Questions before answers

Just a quick pointer to Cathy Moore’s e-learning blog, which is aimed toward e-learning for corporate (i.e. workplace) settings, but is often very interesting for those of us working in academe.  Here’s a recent post she did on instructional design for online tutorials, in which she recommends putting questions before answers, and explains why.  (And the presentation itself is one more reason to use Keynote–it converts easily to Flash!)

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One thought on “Questions before answers

  1. Cathy makes another point in the comments that’s worth highlighting. Like her, I prefer to begin the design of a training program with the questions. In a way, that’s the best use of “teach to the test,” especially in a corporate or organizational setting.

    In those realms, the questions should aim at assessing your ability to do whatever the course is supposed to help you do. Most of the time, you’re not supposed to reel off facts and figures; you’re supposed to apply knowledge and skill to some problem or situation.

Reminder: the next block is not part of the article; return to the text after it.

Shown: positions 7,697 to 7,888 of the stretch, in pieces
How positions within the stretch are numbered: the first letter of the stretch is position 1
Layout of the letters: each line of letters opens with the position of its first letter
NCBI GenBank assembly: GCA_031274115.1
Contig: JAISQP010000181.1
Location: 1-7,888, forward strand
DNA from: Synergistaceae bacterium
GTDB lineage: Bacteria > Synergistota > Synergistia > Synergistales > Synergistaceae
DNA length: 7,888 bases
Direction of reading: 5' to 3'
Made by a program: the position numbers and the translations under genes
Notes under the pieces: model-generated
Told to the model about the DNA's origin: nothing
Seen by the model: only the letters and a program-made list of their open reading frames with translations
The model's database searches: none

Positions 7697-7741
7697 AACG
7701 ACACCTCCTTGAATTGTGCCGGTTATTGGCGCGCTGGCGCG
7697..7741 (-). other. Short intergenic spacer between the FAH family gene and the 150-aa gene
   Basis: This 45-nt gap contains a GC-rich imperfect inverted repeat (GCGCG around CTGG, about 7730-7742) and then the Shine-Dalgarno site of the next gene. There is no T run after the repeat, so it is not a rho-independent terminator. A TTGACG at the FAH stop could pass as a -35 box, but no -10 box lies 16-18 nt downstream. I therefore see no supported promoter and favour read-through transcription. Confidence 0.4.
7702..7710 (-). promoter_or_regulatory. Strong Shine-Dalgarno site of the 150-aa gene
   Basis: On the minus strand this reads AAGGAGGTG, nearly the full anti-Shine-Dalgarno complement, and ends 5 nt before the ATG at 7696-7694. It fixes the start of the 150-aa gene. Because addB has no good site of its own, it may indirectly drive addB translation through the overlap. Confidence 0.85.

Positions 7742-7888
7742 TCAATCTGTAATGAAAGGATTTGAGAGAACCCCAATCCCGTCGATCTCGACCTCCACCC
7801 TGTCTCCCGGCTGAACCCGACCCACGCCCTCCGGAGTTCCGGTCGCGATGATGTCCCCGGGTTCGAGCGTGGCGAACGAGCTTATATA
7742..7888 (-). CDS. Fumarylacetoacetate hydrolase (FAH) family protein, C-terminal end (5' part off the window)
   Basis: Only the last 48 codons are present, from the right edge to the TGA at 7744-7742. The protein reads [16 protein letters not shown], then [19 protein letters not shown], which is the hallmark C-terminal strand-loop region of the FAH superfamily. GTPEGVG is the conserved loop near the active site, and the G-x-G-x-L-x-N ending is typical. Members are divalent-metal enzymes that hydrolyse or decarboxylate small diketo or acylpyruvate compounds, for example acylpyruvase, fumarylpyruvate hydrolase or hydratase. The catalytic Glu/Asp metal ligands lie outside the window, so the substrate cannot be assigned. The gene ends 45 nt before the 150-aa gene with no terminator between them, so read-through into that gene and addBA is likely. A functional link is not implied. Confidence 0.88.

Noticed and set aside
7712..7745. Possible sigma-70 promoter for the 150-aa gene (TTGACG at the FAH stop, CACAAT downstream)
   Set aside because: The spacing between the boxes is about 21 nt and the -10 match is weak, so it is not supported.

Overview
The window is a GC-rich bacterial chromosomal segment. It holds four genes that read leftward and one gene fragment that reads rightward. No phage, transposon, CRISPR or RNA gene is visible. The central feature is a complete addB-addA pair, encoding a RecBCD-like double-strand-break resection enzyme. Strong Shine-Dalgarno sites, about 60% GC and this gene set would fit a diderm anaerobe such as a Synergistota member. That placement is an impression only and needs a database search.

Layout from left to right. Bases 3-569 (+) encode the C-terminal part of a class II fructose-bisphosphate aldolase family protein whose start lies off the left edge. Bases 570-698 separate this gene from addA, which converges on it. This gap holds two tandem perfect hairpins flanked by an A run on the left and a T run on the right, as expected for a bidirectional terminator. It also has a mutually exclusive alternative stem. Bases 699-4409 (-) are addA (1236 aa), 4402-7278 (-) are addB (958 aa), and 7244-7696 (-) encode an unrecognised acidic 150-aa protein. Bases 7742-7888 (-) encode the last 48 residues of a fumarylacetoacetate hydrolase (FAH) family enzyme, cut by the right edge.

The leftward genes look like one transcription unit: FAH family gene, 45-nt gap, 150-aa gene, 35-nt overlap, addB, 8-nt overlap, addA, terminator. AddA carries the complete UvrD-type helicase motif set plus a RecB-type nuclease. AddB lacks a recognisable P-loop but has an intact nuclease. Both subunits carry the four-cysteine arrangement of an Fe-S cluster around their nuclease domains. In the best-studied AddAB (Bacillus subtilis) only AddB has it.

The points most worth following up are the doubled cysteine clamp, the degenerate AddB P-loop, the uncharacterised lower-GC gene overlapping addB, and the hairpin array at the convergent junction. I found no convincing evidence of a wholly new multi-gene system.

For convenience-store clerks selling alcohol, for example, the test might be: here’s someone who wants to buy. Should you ask for ID? (And then, here’s the ID: should you accept it?)

    You can see how that kind of focus can keep nonessentials out of a training program, and can help trigger effective ways of getting people to respond appropriately.

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